Washington is the problem of mortgage financing

Washington is the problem of mortgage financing

It’s August and that means stupid and inexplicable things can happen in Washington, DC Around this time last year, the mortgage finance industry got the proverbial two-by-four in its face just as many were trying to leave for vacation. We sounded the first warning Institutional Risk Analyst a year ago:

“Our friends at Ginnie Mae suddenly issued a request for public comment on a strange proposal for new eligibility standards for issuers that would crush many government lenders. The announcement came late Friday, which means Ginnie Mae buried the request on the website. In fact. , we’re hearing that Ginnie Mae originally planned to publish the rule without any request for public comment.”

A lot has happened in a year. The Senate has confirmed Sandra Thompson, a veteran of the Federal Deposit Insurance Corp and Resolution Trust, as director of the Federal Housing Finance Agency. The Senate also established a new president of Ginnie Mae, Alana McCargoan industry veteran who worked in outside roles for the GSEs, JPMorganChase and most recently the Urban Institute.

These two appointments are very good news for the industry after years of neglect by the White House and Congress. The big hope is that these two agencies can move forward together, in concert with the states, to conclude the two issuer eligibility rules that have been pending in the industry for years without completion. But are Thompson and McCargo sensitive enough to the increasingly dire plight of the mortgage industry?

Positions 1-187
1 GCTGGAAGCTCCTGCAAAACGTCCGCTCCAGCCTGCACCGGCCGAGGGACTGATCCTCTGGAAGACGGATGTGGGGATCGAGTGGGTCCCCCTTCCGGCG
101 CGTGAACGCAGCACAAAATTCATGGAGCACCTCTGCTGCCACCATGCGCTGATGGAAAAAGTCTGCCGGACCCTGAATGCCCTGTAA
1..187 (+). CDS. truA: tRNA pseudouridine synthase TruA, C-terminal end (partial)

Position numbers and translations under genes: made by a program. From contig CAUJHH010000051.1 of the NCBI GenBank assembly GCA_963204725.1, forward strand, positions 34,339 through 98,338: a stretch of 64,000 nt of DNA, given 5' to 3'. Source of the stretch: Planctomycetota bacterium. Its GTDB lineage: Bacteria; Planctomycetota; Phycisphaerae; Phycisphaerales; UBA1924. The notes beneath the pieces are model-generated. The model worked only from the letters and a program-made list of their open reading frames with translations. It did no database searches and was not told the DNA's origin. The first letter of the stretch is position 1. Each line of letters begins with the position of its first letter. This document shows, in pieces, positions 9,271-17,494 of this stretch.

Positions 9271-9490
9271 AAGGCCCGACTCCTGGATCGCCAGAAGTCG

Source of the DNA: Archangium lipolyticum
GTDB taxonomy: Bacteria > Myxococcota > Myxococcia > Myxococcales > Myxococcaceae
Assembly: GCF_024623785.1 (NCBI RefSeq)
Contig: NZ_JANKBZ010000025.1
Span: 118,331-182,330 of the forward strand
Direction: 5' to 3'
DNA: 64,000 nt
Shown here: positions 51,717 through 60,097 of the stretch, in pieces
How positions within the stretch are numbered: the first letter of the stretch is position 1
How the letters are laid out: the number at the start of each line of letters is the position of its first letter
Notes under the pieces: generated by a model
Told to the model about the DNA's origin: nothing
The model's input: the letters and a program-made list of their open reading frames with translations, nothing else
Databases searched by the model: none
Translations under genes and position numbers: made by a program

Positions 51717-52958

We noted earlier that Thompson and FHFA essentially approximated the two issuer eligibility proposals by including different capital risk weights for conventional and government-insured assets in FHFA’s capital proposal. But Thompson can’t act unilaterally on new standards for non-bank issuers in Fannie Mae and Freddie Mac’s mainstream market.

If Ginnie Mae and the FHFA disagree on the requirements for government-backed assets (loans and services), then the industry faces chaos. A significant divergence between the FHFA and the Ginnie Mae issuer rules could greatly disrupt the secondary market, and that is precisely the outcome now facing the mortgage industry.

Ratings of Ginnie Mae securities, government-insured loans and mortgage servicing rights (MSRs) could be adversely affected, along with the credit ratings of Moody’s, Kroll Bond Ratings and other agencies. The threat of reduced operating leverage and thus profitability could also weigh on equity market prices for mortgage issuers at a time when many companies are on the brink of insolvency.

The process is complicated by the fact that the two secondary markets are very different. In the conventional market, the GSEs own the loans and allow private issuers to retain the servicing asset. The GSEs issue the mortgage-backed securities and reimburse private issuers for the expenses incurred in servicing bad loans. The main risk for conventional issuers is short-term liquidity and, more seriously, loan repurchase claims by the GSEs due to a manufacturing defect.

In the government market, on the other hand, the seller/servicer owns the government-insured and servicer loans, and they issue the MBS with a Ginnie Mae guarantee to the bondholders. Ginnie Mae cannot reimburse issuers for fees and therefore provide liquidity to the market. Instead, government issuers must fund Ginnie Mae’s loss mitigation indefinitely until the loan is modified or foreclosed.

Ginnie Mae just made modest changes to the issuer eligibility rules on August 4, 2022, but broadcasters worry that more significant changes are on the horizon. Word on the street is that FHFA and Ginnie Mae could release their final eligibility proposals for issuers over Labor Day weekend, hoping to align capital and liquidity. But there may be more bad news for the industry.